Edward Wilson

Edward WilsonIn existographies, Edward O. Wilson (1929-) (Simmons 100:83) (CR:10), aka "E.O. Wilson", is an American myrmecologist, generally known for his 1975 Sociobiology.

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“Above all, I am not suggesting that scientific naturalism be used as an alternative form of organized formal religion. My own reasoning follows in a direct line from the humanism of the Huxleys, Waddington, Monod, Pauli, Dobzhansky, Cattell, and others who have risked looking this Gorgon in the face. Each has achieved less than his purpose, I believe, for one or the other of two reasons. He has either rejected religious belief as animism or else recommended that it be sequestered in some gentle preserve of the mind where it can live out its culture-spawned existence apart from the mainstream of intellectual endeavor. Humanists show a touching faith in the power of knowledge and the idea of evolutionary progress over the minds of men. I am suggesting a modification of scientific humanism through the recognition that the mental processes of religious belief—consecration of personal and group identity, attention to charismatic leaders, mythopoeism, and others--represent programmed predispositions whose self-sufficient components were incorporated into the neural apparatus of the brain by thousands of generations of genetic evolution. As such they are powerful, ineradicable, and at the center of human social existence. They are also structured to a degree not previously appreciated by most philosophers. I suggest further that scientific materialism must accommodate them on two levels: as a scientific puzzle of great complexity and interest, and as a source of energies that can be shifted in new directions when scientific materialism itself is accepted as the more powerful mythology. That transition will proceed at an accelerating rate. Man's destiny is to know, if only because societies with knowledge culturally dominate societies that lack it. Luddites and anti-intellectuals do not master the [partial] differential equations of thermodynamics or the biochemical cures of illness. They stay in thatched huts and die young. Cultures with unifying goals will learn more rapidly than those that lack them, and an autocatalytic growth of learning will follow because scientific materialism is the only mythology that can manufacture great goals from the sustained pursuit of pure knowledge. I believe that a remarkable effect will be the increasingly precise specification of history. One of the great dreams of social theorists—Vico, Marx, Spencer, Spengler, Teggart, and Toynbee, among the most innovative—has been to devise laws of history that can foretell something of the future of mankind.”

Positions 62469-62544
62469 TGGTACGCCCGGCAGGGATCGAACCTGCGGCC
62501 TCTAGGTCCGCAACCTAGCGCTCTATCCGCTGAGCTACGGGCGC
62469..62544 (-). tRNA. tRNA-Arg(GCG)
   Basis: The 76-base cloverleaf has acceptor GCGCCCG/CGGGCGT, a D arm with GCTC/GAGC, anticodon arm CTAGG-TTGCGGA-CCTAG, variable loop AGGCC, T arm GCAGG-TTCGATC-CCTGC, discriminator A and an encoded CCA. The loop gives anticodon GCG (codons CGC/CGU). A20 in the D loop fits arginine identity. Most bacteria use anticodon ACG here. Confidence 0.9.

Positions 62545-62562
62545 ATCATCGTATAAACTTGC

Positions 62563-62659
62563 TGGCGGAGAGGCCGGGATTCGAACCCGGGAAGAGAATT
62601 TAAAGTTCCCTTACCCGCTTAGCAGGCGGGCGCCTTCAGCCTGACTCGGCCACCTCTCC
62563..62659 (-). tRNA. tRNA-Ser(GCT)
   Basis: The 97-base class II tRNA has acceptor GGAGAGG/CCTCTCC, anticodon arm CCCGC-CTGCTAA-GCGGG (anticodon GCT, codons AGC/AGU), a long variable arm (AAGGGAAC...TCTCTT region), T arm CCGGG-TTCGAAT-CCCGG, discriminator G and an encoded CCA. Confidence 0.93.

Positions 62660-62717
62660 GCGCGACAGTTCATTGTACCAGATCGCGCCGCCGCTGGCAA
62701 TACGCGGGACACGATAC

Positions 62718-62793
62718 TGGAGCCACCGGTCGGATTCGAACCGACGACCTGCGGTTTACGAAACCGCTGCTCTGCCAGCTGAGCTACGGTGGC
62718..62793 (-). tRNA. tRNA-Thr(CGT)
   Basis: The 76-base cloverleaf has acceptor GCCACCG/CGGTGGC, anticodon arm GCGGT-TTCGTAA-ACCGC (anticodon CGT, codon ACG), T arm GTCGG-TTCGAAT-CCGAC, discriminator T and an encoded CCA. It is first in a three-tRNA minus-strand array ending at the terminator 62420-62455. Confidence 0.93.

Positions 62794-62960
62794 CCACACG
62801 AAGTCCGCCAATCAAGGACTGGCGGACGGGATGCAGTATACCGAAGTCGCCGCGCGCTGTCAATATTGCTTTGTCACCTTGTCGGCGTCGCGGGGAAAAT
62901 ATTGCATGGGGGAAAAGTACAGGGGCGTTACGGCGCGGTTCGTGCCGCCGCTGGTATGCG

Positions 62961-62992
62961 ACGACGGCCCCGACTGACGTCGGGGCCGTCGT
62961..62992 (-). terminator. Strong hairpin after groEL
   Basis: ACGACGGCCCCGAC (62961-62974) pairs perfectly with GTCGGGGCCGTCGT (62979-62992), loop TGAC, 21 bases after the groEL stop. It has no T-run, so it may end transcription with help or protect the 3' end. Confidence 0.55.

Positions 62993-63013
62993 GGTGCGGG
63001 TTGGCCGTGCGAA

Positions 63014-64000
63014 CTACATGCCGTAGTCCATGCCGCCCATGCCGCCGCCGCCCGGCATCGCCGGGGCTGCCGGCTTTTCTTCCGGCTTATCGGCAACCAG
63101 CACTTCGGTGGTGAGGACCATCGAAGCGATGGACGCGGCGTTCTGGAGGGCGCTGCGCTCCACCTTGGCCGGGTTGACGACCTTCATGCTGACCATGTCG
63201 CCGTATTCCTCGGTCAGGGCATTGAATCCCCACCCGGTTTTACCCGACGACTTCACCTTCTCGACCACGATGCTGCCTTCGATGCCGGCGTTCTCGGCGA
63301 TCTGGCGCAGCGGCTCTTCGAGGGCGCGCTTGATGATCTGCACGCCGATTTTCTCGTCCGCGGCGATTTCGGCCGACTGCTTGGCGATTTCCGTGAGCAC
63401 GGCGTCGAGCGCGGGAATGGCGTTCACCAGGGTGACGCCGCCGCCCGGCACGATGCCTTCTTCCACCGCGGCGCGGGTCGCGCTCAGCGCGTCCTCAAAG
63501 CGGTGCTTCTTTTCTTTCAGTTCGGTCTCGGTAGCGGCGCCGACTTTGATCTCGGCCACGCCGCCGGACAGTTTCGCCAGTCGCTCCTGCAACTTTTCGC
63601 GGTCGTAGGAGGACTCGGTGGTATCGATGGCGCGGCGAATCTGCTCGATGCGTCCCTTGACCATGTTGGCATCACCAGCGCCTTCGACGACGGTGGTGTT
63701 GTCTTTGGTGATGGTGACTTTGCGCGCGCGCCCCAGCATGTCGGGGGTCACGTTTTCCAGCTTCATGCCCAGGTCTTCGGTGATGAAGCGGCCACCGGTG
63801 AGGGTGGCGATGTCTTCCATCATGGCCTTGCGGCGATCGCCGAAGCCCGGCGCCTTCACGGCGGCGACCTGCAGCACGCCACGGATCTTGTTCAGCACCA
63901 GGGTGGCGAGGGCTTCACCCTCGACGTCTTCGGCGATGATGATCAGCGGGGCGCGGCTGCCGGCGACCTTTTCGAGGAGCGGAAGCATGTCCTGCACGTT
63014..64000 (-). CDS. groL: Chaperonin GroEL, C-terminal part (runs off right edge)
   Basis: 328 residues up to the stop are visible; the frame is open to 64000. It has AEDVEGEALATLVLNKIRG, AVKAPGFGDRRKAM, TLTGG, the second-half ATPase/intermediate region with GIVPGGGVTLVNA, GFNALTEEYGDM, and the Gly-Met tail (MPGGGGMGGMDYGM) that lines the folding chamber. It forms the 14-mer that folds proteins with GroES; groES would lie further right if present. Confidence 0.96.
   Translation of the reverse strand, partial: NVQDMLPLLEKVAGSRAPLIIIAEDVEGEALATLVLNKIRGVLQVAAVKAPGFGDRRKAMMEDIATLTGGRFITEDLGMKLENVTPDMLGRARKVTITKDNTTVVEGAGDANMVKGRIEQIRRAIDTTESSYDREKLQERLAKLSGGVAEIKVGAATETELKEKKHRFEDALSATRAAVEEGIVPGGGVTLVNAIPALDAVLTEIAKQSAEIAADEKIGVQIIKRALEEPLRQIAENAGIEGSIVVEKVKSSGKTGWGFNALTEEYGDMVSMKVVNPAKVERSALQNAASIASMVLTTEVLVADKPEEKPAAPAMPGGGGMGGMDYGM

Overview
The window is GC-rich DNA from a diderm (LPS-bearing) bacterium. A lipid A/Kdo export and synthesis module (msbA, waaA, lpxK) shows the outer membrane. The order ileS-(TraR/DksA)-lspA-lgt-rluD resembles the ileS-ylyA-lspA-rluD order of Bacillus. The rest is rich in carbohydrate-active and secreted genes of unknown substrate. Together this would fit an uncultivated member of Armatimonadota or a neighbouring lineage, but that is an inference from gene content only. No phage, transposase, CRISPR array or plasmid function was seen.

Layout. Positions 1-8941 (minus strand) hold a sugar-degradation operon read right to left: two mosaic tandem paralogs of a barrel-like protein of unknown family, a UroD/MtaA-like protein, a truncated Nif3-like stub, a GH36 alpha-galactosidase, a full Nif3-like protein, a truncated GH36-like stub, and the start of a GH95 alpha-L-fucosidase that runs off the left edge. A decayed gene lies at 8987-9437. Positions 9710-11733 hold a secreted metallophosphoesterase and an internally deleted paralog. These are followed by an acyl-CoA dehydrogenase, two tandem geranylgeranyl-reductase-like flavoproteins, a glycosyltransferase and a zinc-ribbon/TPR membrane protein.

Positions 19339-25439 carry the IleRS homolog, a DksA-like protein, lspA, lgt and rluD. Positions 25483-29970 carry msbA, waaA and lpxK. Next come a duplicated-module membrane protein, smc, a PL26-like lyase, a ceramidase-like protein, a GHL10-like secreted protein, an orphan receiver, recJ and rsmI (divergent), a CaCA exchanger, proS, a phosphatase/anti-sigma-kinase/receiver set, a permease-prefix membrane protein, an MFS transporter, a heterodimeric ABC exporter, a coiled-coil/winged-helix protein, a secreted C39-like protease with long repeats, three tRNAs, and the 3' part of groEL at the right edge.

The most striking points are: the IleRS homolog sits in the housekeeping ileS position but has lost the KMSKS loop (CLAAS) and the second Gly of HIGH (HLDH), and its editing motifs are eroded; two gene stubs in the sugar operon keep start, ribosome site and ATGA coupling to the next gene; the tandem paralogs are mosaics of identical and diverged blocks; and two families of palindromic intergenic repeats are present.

— Edward Wilson (1978), On Human Nature (pgs. 206-07) [1]

“If humankind evolved by Darwinian natural selection, genetic chance and environmental necessity, not god, made the species.”
— Edward Wilson (1978), On Human Nature [2]

References
1. (a) Wilson, Edward O. (1978). On Human Nature (Luddites, pgs. 206-07). Harvard, 2012.
(b) Dormer, Peter. (1997). The Culture of Craft (pg. 104). Manchester University Press.
(c) Thermodynamics – CafePress.com.
2. (a) Wilson, Edward. (1978). On Human Nature (pg. 1). Harvard University Press.
(b) Strobel, Lee. (2004). The Case for a Creator: a Journalist Investigates Scientific Evidence that Points Toward God (pg. 27). Zondervan, 2009.

Further reading
● Wilson, Edward O. (2004). The Meaning of Human Existence. W.W. Norton & Co.

External links
E.O. Wilson – Wikipedia.

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